that important, for regardless of the circumstances, the price was set in the end.
Following the emergence of such a dead end in economic sociology, researchers began to
focus on markets as socio-technical universes from the vantage point of price making.25
Jennifer Alexander and Paul Alexander, "What Is in a Fair Price? Price Setting and Trading Partnership
in Javanese Markets," Man 26, no. 3 (1991), Haidy. Geismar, "What's in a Price? An Ethnography of Tribal
Art at Auction," Journal of material culture 6, no. 1 (2001), Joan Robinson, Collected Economic Papers,
1st MIT Press edition. ed., 5 vols. (Cambridge, Ma.: MIT Press, 1980), Olav Velthuis, "Symbolic Meanings
of Prices: Constructing the Value of Contemporary Art in Amsterdam and New York Galleries," Theory
and Society 32, no. 2 (2003), Olav Velthuis, Talking Prices: Symbolic Meanings of Prices on the Market
for Contemporary Art, Princeton Studies in Cultural Sociology (Princeton, NJ: Princeton University Press,
2005), Milan Z. Zafirovski, "An Alternative Sociological Perspective on Economic Value: Price Formation
as a Social Process," International Journal of Politics, Culture, and Society 14, no. 2 (2000), Edward J
Zajac and James D Westphal, "The Social Construction of Market Value: Institutionalization and Learning
Perspectives on Stock Market Reactions," American Sociological Review 69, no. 3 (2004), Viviana A.
Zelizer, "The Price and Value of Children: The Case of Children's Insurance," American Journal of
Sociology 86, no. 5 (1981).
DiMaggio and Louch, "Socially Embedded Consumer Transactions: For What Kinds of Purchases Do
People Most Often Use Networks.", Duina, "Regional Market Building as a Social Process: An Analysis of
Cognitive Strategies in Nafta, the European Union and Mercosur.", Fligstein, "Markets as Politics: A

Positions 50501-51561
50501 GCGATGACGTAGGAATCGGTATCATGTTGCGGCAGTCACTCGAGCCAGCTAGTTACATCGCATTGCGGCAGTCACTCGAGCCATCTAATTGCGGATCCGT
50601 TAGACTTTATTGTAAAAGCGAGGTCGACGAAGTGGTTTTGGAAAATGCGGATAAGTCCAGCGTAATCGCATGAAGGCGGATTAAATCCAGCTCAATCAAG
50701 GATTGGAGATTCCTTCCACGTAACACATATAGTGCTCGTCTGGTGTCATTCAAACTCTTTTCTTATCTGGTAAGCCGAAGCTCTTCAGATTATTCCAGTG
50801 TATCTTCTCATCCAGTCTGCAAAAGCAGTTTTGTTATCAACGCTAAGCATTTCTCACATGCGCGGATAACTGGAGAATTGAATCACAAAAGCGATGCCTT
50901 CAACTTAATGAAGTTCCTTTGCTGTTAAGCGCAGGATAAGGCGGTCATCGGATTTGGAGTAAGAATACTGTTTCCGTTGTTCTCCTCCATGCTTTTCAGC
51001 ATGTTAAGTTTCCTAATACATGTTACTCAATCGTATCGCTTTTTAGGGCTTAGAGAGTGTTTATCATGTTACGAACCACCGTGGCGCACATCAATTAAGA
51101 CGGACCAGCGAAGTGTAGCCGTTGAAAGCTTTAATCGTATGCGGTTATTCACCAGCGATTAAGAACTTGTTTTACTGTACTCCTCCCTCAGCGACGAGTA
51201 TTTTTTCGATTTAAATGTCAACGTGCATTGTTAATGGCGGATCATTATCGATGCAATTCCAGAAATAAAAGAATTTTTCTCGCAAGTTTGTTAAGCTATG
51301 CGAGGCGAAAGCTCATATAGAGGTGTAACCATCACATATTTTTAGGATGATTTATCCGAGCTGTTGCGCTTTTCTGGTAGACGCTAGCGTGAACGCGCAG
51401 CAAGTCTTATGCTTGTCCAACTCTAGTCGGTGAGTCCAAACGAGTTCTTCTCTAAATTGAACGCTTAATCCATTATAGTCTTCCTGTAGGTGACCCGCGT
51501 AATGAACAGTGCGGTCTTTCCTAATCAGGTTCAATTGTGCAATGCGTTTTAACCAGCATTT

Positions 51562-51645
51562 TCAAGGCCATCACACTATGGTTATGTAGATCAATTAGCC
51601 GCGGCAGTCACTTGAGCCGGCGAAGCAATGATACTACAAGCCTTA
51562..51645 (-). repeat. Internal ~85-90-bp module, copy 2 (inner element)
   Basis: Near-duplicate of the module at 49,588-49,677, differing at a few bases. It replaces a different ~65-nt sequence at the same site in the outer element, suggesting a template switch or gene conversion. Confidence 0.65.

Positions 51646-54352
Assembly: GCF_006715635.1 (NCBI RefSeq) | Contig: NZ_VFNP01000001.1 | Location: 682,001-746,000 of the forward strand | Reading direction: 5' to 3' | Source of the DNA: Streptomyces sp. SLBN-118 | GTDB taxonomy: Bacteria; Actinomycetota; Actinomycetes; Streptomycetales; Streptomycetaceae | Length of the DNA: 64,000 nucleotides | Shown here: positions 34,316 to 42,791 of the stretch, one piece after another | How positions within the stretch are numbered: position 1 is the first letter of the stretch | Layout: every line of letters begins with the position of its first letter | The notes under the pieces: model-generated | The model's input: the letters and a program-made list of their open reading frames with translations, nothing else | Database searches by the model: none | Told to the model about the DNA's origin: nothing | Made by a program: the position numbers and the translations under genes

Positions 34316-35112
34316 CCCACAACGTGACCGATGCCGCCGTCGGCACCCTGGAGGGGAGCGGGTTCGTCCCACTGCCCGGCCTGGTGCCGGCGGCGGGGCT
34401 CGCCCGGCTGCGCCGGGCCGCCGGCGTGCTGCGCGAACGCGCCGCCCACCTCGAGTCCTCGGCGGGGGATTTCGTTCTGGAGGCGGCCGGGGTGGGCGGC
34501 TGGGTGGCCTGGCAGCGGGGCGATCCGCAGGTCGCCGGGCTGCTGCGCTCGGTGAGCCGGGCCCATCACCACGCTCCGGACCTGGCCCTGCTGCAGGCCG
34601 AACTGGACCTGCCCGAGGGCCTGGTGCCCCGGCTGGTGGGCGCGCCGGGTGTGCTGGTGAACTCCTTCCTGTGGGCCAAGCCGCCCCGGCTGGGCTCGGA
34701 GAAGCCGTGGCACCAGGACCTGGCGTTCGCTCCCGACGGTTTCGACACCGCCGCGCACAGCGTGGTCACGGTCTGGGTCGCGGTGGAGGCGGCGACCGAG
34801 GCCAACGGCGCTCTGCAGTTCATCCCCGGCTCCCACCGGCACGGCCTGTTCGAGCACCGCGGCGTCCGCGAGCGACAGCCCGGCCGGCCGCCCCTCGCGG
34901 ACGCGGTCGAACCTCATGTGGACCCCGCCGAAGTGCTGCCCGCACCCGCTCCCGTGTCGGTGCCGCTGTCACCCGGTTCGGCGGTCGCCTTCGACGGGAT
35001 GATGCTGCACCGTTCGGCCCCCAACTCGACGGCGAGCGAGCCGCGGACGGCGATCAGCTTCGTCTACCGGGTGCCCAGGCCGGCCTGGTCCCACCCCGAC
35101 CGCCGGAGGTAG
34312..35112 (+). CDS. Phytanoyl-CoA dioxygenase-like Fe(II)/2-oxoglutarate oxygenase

Political-Cultural Approach to Market Institutions.", Granovetter, "Economic-Action and Social-Structure the Problem of Embeddedness.", Lapavitsas, "Commodities and Gifts: Why Commodities Represent More
That Market Relations.", Harrison White, "Where Do Markets Come From?" American Journal of
Sociology 87 (1981).
Sandrine Barrey, "Formation Et Calcul Des Prix: Le Travail De Tarification Dans La Grande
Distribution," Sociologie du Travail 46, no. 2 (2006), Daniel Beunza, Iain Hardie, and Donald MacKenzie,
"A Price Is a Social Thing: Towards a Material Sociology of Arbitrage," Organization Studies 27, no. 5
(2006), Michel Callon, ed., The Laws of the Markets (London: Blackwell, 1998), Yuna Chiffoleau and
Catherine Laporte, "La Formation Des Prix: Le Marché Des Vins En Bourgogne," Revue Française de
Sociologie 45, no. 4 (2004), Franck Cochoy, ed., La Captation Des Publics: C'est Pour Mieux Te Séduire
Mon Client… (Toulouse: Presses Universitaires du Mirail, 2004), Koray Çalışkan, "Neoliberal Piyasa Nasıl
İşler? Pamuk, İktidar Ve Ticaret Siyaseti (How Does a Neoliberal Market Work? Cotton, Power and the
Politics of Trade)," Toplum ve Billim 108 (2007), Koray Çalışkan, "Price Realization in World Markets:
The Prosthetic and Actual Worth of a Bale of Cotton" (paper presented at the Paper presented at
"Economies at Large" Conference, November 14-15, 2003, New York University, 2003), Catherine
Grandclément, "Bundles of Prices: Marketing and Pricing in French Supermarkets," in 4S-EASST